ĀZŪITI-, an Avestan word (cf. Skt. āhuti-) meaning “oblation of fat.” It occurs twice in the Gāθās, once together with ižā- (Y. 49.5), once, it seems, with particular reference to the ritual offering to fire (Y. 29.7; see ātaš-zōhr). In the younger Avesta milk and āzūiti- are reverenced together as the two offerings which make the waters flow and plants grow (Y. 16.8; cf. Y. 68.2).
Āzūiti- (rendered in Pahlavi simply by čarbīh “fat”) is also used for fat in an ordinary sense, as forming, with milk and flesh, suitable food for dogs (Vd. 13.28).
The word is grammatically feminine and from it there evolved the concept of a divine being representing Fatness or Plenty. In Yasna Haptaŋhāiti she is invoked among a group of female divinities who, with the Waters, represent the sustaining, fecund aspect of creation (Y. 38.2); and in Vd. 9.53 she is venerated with Ižā and other “abstract” divinities. She does not appear, however, to have had an active role in later Zoroastrianism as attested from the Sasanian period onwards.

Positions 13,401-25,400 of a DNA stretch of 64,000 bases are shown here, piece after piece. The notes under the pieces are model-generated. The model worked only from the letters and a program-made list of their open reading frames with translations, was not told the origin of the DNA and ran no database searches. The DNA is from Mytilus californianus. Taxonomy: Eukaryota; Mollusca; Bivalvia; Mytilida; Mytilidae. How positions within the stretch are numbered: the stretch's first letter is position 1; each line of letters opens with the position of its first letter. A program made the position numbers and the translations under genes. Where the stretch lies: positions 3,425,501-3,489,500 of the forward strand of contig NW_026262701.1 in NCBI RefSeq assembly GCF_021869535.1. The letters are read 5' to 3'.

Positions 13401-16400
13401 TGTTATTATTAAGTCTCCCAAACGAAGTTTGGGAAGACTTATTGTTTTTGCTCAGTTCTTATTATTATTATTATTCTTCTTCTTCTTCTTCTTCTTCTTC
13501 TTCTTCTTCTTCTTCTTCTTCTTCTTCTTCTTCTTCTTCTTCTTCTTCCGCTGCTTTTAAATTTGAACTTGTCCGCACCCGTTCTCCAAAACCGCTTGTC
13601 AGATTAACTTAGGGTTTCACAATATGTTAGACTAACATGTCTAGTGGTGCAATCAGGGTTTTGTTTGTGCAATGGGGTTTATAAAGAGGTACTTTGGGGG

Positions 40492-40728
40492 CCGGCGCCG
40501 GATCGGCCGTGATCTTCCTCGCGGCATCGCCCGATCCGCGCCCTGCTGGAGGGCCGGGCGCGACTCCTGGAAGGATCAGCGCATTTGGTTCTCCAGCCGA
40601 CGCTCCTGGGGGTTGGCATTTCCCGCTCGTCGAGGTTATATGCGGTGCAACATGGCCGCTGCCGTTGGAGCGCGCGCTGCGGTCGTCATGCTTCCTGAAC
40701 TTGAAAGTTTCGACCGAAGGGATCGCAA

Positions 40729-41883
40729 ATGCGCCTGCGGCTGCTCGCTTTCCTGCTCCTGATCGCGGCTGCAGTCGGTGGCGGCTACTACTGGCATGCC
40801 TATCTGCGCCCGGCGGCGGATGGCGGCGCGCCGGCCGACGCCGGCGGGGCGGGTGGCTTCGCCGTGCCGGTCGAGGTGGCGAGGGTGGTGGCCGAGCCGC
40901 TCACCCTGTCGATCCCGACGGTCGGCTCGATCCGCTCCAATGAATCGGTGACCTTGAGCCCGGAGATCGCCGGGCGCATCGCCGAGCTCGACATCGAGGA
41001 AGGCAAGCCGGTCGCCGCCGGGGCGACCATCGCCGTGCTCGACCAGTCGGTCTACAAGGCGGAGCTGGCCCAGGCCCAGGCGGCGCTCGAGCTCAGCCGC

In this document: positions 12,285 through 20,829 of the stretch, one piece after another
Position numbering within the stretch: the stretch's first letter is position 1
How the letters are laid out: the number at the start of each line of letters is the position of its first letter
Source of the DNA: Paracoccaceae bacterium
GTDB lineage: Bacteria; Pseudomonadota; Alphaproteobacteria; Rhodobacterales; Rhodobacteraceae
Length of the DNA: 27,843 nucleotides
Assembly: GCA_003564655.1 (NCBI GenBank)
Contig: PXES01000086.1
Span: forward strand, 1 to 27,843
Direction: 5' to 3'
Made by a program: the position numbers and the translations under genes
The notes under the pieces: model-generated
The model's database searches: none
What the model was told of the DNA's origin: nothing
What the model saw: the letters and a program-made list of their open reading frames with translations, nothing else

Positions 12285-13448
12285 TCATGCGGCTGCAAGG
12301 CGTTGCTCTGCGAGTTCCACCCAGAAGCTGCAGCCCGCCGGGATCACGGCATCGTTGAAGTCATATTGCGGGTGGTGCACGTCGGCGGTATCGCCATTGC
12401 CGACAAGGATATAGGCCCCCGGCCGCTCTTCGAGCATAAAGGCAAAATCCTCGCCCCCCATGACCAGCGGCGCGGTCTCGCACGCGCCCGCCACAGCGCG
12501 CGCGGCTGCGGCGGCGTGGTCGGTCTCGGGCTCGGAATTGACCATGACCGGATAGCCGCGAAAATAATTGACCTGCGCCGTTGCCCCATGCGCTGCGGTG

AirWb., cols. 343-44.
I. Gershevitch, JRAS, 1952, p. 178.
H. Humbach, IF 63, 1957, pp. 50-51.
Idem, Die Gathas des Zarathustra, Heidelberg, 1959, I, p. 82 and II, p. 17.
R. Zaehner, The Dawn and Twilight of Zoroastrianism, London, 1961, repr. 1975, p. 34 with n. 8 p. 325.
M. Boyce, BSOAS 33, 1970, p. 32.
Originally Published: December 15, 1988
Last Updated: August 18, 2011
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